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DON MCGILLIVRAY WAS A MASTER OF OUR CRAFT « Douglas Fisher

Fisher

 

DON MCGILLIVRAY WAS A MASTER OF OUR CRAFT

Last week in Victoria, Don McGillivray died at the age of 76, far from Parliament Hill where, first as a reporter and later as a columnist, he covered politics for over a quarter century, mostly as an employee of Southam. I notice his passing with much regret, because I never got to the point of telling him how very good he was.

I should have told him how much I used to count on his analyses, usually laced with his intrinsic common sense and gentle humour. I never told him he led off my private “top 10” from the Parliamentary Press Gallery. My selection of this shifting galaxy was on the basis of what I have read or heard by about 1,500 members of the gallery since 1957, when I became a keen witness and dependent on journalistic Ottawa.

(My present top 10 runs to these deceased: Don McGillivray, Brian Kelleher (CBC Radio), Norman Depoe (CBC-TV), Dave McIntosh (CP), Charles Lynch (Southam); and these still alive: George Bain, Peter Newman, Richard Gwyn, Chantal Hebert and Jeffrey Simpson.
In the years since 1962, when McGillivray’s reportage of several wild and woolly House of Commons committee hearings hit me as the most readable, sensible and succinct accounts I had ever read, I became a coffee-cup acquaintance. Don was shy, and it was years before I appreciated he was the best read man I had met since Northrop Frye. He never flaunted his erudition or the resources he gathered through life: grammars, dictionaries, indices, bibliographies, yearbooks, biographies, royal commissions, parliamentary and media commentary, novels, caricatures, etc.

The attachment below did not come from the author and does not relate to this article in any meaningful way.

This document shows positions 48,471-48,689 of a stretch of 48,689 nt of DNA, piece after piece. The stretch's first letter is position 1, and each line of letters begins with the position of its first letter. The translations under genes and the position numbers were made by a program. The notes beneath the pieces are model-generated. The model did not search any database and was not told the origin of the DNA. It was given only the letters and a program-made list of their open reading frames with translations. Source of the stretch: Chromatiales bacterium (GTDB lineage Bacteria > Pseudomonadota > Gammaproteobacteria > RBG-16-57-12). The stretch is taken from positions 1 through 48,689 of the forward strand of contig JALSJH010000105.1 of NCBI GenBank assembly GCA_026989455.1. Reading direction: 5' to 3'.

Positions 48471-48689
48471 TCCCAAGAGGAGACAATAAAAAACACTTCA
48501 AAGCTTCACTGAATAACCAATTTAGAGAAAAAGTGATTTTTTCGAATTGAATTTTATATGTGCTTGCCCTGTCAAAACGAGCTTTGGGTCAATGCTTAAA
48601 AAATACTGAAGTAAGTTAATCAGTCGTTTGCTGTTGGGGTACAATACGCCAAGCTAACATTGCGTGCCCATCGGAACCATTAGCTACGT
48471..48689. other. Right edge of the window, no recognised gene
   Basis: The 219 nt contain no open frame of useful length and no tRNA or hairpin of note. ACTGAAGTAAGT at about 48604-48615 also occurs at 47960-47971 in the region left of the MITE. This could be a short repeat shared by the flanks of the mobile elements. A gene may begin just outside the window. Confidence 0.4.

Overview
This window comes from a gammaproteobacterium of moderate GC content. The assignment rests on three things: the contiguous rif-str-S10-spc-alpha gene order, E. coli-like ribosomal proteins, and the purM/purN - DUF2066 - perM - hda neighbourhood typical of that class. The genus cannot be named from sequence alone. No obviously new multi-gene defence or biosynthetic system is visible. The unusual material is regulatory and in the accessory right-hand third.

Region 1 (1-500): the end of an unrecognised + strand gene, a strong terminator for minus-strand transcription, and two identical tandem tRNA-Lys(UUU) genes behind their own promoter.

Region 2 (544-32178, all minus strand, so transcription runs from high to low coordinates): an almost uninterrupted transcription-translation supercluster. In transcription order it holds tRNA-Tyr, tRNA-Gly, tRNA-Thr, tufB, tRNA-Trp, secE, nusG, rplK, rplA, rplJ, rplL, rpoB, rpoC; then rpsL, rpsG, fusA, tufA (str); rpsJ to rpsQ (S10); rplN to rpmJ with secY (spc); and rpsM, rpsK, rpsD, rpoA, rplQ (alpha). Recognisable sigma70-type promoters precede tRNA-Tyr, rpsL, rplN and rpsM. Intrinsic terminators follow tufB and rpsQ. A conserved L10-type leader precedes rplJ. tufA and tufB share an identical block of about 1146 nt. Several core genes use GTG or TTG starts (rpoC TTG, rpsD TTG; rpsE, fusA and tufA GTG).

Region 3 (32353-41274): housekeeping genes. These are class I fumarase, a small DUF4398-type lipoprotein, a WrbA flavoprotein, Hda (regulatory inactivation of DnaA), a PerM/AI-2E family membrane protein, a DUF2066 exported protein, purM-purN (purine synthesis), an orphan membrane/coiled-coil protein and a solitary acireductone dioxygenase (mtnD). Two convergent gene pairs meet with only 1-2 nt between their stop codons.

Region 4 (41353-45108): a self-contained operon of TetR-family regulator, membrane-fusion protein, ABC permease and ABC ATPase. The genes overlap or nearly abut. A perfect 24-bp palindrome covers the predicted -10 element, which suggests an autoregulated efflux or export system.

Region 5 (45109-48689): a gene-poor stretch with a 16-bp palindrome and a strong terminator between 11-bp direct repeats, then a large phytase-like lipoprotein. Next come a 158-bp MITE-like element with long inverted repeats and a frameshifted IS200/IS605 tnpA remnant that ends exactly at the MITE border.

Eventually, we got to occasional mutual spoofing -he about my anti-Liberal bias, I about his teaching of innocents about journalism (as did other exceptional press gallery writers such as Anthony Westell and Bain). And when he began to press for a new association dedicated to “investigative journalism” I argued that for every worthy John Sawatsky encouraged, there’d be someone else distorting “leads” into unjust travesties.

Don was taken with his students’ promise. He wanted them to associate in a group based on standards and methods, in time creating a mythic round table of equals – all skeptical but fair searchers for the truth. So came the creation now called the Canadian Association of Journalists.

Why, outside the craft, was Don not better known nationally? Well, he was somewhat shy and he hated to use the first person singular. His copy never ran in Toronto, and he was not used much by CBC-TV or Radio, or by CTV and Ottawa’s CJOH-TV, which set the pace with an evolving circle of commentators in the ’70s and ’80s. Also, Don concentrated more on issues, signified by bills, acts, reports and lobby groups, and in sketching the open relations among politicians, federal and provincial. He did not focus much, as so many of his colleagues did, on ministers or mandarins or the “spinners” for the party leaders.

Perhaps because he grew up in the west and worked for Prairie papers, perhaps because of a few years in the UK and in Washington, perhaps because his columns from Ottawa ran in dailies from B.C. to the Maritimes though not in Toronto, the readers in his mind were a cross-section across the Canadian map, not those who nattered in or close to politics or the higher bureaucrats of the federal leviathan.

My clipping file of Ottawa columnists or top reporters was started in 1957. Often in weeding it, or searching out a past situation, I wind up reading some of them. This isn’t disheartening, although most of the situations are long forgotten, So much, however, stands up, as analysis and as prose.

One hindsight from scanning such files reminds me there has always been a common denominator in the gallery – however the whole may be dominated by “pack” journalism – of excellent copy. And none is more readable and stands up better than McGillivray’s pieces.

It is noticeable from the back files how female writers began arriving on the Hill in larger numbers in the Trudeau years. I recall McGillivray telling me in the early ’80s that by 2000 women would dominate the ranks in schools of journalism. He was right, and lately he must have grinned, not grimaced, because the newspaper columnists getting the most national notice are women – Christie Blatchford, Margaret Wente, Hebert. My hunch about Don, posthumously, is that posterity in the whole field of journalism and its personnel will remember him ahead of almost all contemporaries decked with the Order of Canada, through the legacy he created with and for students and neophyte reporters.

Source: BY DOUGLAS FISHER, TORONTO SUN

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